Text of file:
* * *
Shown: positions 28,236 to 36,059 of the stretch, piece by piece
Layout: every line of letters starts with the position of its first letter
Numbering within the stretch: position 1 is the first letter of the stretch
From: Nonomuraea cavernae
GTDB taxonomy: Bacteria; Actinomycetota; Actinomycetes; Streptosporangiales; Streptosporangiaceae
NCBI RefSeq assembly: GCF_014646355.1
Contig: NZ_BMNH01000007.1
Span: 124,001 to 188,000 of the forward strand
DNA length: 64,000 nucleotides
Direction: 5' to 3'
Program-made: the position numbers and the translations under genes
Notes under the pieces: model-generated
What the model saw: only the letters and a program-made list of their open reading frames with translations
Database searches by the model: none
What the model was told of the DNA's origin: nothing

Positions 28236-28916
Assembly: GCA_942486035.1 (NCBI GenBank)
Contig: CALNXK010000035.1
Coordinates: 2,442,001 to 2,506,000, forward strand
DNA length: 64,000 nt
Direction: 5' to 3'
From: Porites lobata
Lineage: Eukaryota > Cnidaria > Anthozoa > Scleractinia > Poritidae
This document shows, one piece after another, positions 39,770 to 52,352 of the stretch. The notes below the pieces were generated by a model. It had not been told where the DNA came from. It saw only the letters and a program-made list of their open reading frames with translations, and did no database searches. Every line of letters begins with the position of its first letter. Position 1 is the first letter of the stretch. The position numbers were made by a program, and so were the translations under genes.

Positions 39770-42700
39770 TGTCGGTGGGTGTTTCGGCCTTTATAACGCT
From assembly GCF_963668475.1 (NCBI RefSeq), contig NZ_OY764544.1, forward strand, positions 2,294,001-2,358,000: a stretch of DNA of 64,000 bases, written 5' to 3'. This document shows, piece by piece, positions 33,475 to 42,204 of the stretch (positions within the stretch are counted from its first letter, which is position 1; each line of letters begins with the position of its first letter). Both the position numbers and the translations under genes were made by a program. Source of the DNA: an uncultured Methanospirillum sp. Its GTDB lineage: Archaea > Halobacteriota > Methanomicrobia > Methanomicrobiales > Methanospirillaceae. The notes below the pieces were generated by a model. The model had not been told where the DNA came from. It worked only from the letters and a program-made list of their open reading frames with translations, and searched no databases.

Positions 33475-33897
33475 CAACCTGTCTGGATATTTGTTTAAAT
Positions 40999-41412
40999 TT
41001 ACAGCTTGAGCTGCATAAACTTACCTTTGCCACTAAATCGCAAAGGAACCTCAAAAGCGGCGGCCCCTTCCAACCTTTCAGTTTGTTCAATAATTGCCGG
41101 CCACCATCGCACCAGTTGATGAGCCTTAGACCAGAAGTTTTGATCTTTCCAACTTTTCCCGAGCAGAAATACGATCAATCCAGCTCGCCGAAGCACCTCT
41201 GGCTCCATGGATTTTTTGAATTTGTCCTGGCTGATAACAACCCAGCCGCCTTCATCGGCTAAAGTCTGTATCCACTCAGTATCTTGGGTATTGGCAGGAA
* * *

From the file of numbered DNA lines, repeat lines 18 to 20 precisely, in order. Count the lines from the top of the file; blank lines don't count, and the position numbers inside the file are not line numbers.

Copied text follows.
Contig: CALNXK010000035.1
Coordinates: 2,442,001 to 2,506,000, forward strand
DNA length: 64,000 nt